What Suze Orman learned from her biggest money mistake

When people come to Suze Orman for financial advice, she’s more than happy to point out that someone is on the verge of a money blunder. Fail to invest through market downturns or cosign a loan for a struggling friend, and you just might hear the financial guru and host of the “Women & Money … and Everyone Smart Enough to Listen” podcast call you a “financial fool.”

But Orman readily admits that she doesn’t have a perfect financial track record. When asked to describe a money mistake she made in her youth, Orman recalled overspending to impress a woman she was dating. In hindsight, the decisions she made seem laughable: “Are you f—ing kidding me? Why would I have done that?” she says.

In her case, it was “because I believed that things defined me, and those things would win her approval.”

Overspending because ‘I wanted to impress’

In the early 80’s Orman dated a woman named Noni, who Orman says came from “one of the major blue-chip” families. Noni wore a Cartier watch.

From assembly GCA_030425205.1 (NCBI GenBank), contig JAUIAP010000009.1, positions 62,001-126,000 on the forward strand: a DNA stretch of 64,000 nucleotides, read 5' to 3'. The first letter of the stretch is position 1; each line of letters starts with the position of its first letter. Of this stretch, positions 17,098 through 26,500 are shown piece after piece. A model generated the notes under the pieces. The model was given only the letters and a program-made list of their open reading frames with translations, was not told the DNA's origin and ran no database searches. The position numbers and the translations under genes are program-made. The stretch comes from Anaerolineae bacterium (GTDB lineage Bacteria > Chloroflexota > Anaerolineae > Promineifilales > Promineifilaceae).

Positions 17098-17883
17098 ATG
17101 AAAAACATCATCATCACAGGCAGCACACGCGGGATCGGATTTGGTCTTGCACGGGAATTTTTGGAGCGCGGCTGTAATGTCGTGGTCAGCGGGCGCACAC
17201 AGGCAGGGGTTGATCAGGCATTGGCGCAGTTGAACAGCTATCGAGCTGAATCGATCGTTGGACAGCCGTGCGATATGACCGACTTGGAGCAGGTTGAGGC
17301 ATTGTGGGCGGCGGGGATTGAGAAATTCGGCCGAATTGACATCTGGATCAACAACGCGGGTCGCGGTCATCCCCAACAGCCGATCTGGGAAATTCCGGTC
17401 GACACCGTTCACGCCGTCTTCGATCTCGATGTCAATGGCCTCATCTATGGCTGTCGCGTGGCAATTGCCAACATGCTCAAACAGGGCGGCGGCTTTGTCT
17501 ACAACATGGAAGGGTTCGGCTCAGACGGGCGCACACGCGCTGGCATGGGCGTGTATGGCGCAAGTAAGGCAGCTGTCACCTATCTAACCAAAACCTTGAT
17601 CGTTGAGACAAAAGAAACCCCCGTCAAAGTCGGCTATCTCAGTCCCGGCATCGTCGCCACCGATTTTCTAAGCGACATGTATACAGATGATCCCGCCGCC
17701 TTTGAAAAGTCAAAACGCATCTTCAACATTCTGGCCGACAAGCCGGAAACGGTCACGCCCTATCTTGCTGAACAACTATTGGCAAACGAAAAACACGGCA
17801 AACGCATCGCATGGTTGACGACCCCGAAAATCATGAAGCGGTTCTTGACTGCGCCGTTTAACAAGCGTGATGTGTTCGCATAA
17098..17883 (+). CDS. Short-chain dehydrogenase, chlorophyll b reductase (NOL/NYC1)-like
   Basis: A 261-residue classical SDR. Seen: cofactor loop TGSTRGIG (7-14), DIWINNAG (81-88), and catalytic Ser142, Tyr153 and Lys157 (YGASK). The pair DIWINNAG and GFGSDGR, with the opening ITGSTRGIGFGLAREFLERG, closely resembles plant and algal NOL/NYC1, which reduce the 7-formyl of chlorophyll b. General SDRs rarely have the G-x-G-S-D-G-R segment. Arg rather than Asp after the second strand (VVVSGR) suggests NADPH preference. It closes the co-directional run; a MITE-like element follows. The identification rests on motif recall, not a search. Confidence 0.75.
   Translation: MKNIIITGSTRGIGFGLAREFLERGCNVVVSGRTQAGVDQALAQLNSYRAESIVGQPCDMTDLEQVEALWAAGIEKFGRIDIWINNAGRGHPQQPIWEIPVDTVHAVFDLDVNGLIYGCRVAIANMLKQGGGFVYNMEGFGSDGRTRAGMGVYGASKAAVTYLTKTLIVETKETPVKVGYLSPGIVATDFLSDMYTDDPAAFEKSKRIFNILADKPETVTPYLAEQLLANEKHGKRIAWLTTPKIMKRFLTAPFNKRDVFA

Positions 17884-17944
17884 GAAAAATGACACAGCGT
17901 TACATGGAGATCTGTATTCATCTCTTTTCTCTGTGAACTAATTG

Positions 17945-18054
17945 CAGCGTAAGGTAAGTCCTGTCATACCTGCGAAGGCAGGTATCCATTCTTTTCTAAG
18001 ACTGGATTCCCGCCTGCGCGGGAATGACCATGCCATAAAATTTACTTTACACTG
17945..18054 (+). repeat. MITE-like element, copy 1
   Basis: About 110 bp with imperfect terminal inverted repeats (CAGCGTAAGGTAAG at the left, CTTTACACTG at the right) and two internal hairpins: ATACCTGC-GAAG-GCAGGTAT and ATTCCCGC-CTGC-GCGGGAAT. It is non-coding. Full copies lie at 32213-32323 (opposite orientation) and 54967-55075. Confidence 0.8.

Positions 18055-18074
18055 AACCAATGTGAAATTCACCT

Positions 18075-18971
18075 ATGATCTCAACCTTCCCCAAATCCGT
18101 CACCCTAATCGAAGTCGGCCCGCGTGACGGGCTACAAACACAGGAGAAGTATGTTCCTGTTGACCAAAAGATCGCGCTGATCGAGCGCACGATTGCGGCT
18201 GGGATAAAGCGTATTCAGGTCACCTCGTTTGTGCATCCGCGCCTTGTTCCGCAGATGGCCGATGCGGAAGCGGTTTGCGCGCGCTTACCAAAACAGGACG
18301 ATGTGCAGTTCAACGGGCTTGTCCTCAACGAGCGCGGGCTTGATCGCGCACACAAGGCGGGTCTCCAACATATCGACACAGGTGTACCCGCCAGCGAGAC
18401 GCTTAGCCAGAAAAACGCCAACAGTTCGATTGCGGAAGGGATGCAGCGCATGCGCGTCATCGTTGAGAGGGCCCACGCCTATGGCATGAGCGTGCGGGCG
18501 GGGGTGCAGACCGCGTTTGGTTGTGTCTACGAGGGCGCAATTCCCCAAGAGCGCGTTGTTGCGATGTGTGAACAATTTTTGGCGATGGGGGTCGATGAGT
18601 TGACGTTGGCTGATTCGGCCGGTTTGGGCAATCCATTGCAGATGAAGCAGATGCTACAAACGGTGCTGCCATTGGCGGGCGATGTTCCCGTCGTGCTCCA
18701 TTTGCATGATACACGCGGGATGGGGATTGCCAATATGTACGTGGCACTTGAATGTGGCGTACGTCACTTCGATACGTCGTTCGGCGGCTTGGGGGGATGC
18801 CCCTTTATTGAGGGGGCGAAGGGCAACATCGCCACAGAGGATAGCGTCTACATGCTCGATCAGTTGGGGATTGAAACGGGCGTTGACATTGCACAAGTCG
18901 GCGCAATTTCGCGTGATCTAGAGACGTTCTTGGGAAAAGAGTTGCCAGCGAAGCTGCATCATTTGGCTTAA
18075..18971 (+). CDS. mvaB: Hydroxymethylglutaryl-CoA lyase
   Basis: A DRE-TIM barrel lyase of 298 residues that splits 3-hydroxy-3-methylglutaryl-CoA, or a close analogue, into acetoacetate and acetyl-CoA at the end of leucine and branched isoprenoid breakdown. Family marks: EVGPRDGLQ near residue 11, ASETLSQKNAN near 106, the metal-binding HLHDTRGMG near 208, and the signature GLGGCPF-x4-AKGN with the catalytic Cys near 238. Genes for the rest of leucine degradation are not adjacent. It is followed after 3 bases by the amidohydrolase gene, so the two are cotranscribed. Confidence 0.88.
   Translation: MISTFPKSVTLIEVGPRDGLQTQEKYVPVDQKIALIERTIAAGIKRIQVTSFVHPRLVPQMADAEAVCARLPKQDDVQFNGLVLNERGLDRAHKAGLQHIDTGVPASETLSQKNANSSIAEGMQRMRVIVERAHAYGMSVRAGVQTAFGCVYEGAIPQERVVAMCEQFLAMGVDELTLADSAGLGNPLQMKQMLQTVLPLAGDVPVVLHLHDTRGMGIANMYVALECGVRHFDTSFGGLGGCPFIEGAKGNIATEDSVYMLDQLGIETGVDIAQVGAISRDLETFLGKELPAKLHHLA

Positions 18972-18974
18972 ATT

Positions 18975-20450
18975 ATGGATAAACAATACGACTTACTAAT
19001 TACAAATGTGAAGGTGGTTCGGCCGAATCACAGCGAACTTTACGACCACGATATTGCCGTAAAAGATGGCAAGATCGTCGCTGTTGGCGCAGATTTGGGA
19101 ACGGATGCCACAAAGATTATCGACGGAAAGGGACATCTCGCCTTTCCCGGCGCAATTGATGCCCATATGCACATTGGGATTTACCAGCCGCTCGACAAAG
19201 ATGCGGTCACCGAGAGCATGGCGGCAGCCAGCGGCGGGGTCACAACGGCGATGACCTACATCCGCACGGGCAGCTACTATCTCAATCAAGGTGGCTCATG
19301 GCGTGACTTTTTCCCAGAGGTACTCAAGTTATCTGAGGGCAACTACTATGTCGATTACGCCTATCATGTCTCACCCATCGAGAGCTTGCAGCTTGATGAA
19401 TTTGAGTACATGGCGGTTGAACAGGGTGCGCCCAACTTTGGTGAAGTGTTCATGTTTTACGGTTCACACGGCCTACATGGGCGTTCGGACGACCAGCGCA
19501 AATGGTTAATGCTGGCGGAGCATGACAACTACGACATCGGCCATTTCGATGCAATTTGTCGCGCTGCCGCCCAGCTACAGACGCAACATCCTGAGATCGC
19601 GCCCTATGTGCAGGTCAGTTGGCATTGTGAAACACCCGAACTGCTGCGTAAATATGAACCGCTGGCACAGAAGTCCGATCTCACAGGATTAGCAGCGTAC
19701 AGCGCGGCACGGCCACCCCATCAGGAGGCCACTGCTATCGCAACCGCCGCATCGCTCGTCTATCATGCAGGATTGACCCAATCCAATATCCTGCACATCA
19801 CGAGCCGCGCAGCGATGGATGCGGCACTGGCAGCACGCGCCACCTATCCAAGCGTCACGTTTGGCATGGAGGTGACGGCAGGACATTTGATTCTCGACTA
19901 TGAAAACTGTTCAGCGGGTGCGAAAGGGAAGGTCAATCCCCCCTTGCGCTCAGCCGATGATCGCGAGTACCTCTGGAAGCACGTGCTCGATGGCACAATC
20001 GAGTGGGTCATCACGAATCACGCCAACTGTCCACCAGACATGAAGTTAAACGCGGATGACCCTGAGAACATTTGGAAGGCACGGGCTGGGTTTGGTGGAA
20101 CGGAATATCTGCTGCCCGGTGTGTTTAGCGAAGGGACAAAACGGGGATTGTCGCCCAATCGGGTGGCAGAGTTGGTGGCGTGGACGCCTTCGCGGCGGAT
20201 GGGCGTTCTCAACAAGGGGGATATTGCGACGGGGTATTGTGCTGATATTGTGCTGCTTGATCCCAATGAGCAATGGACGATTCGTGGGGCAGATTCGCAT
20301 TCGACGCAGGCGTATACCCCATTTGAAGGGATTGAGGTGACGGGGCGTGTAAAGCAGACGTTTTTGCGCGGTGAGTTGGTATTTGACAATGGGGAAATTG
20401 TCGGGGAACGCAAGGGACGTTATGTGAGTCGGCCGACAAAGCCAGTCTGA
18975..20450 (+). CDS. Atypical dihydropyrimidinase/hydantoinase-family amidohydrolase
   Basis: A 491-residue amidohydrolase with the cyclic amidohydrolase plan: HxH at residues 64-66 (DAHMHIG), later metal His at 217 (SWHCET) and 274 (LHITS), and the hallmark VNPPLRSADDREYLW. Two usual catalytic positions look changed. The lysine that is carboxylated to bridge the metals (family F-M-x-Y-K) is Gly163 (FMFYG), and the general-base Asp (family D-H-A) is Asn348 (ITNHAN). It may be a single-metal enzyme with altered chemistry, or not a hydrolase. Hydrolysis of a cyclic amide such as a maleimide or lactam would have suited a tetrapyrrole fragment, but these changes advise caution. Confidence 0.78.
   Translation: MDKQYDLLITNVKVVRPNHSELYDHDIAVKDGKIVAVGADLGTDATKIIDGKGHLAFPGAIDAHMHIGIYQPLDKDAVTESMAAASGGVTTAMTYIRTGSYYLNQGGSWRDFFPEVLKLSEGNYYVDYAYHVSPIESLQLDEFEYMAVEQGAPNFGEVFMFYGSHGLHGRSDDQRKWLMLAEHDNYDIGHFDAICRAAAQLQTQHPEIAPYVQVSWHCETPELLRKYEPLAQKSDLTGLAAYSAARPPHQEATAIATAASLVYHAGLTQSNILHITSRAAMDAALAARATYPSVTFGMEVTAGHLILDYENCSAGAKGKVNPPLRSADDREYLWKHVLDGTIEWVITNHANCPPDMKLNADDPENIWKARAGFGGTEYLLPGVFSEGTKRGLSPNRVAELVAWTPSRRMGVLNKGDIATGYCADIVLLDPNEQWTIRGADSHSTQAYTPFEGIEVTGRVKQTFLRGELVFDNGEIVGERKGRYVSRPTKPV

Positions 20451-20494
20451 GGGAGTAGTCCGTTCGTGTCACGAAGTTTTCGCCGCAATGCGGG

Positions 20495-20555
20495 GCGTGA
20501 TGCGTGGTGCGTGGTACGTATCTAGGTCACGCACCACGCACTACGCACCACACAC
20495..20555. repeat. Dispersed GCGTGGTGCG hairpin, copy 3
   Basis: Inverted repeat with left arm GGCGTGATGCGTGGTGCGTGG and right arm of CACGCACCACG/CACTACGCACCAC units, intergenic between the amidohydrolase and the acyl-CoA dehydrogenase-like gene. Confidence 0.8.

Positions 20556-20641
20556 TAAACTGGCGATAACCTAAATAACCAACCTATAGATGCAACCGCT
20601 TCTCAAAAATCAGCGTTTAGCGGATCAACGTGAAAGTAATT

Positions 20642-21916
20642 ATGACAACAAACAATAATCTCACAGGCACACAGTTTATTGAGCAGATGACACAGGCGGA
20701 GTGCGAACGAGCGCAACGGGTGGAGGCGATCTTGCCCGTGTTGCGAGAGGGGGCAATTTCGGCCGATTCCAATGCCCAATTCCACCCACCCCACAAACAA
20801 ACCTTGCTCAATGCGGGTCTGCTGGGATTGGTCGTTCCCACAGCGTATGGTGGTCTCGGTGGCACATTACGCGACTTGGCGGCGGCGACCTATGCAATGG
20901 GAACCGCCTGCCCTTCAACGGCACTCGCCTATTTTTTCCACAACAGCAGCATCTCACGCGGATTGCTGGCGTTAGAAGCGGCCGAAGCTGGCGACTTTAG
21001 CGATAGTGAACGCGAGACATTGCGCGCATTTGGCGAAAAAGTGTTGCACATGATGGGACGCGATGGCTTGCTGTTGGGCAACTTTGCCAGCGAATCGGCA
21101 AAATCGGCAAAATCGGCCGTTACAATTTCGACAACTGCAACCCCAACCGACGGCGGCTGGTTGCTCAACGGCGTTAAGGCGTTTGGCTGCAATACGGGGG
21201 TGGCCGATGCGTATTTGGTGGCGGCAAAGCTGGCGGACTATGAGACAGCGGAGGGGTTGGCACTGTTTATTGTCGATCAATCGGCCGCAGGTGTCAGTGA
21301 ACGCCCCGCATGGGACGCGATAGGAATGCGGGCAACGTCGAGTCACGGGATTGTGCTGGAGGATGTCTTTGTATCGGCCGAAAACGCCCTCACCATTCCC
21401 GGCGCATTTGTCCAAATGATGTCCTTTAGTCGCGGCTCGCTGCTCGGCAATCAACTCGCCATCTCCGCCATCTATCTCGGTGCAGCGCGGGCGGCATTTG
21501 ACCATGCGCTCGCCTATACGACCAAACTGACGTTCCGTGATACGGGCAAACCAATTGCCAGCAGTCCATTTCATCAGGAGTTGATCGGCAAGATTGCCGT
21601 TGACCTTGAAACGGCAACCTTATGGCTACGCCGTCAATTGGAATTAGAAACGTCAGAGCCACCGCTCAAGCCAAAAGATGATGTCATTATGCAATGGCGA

“Even though my parents didn’t have money like that, my mom went and bought me a $1,500 Rolex Oyster back in 1980 so that I could look like a stock-broker,” Orman says. “She took the diamonds out of her engagement ring and made me a necklace so I could look the part in her mind.”

Video by Mariam Abdallah

Noni and her family seemed to think it was all a bit déclassé: “She said, ‘Oh … a Rolex,'” Orman says.

“So what does Suze do?” she continues, referring to her past self. “She takes money from her 401(k) so she can go buy a Cartier so Noni would be impressed. I go and lease a BMW, a big one, so that Noni would be impressed. I start buying designer clothes so that Noni would be impressed.”

‘I was a fool’ in 3 key ways

Followers of Orman’s career will note that the story contains several missteps that these days the guru strongly warns against. “I did that,” says Orman. “And I was a fool.”

  1. She borrowed from her 401(k). This is a big no-no for Orman. While some people view borrowing from retirement accounts as an easy way to access…

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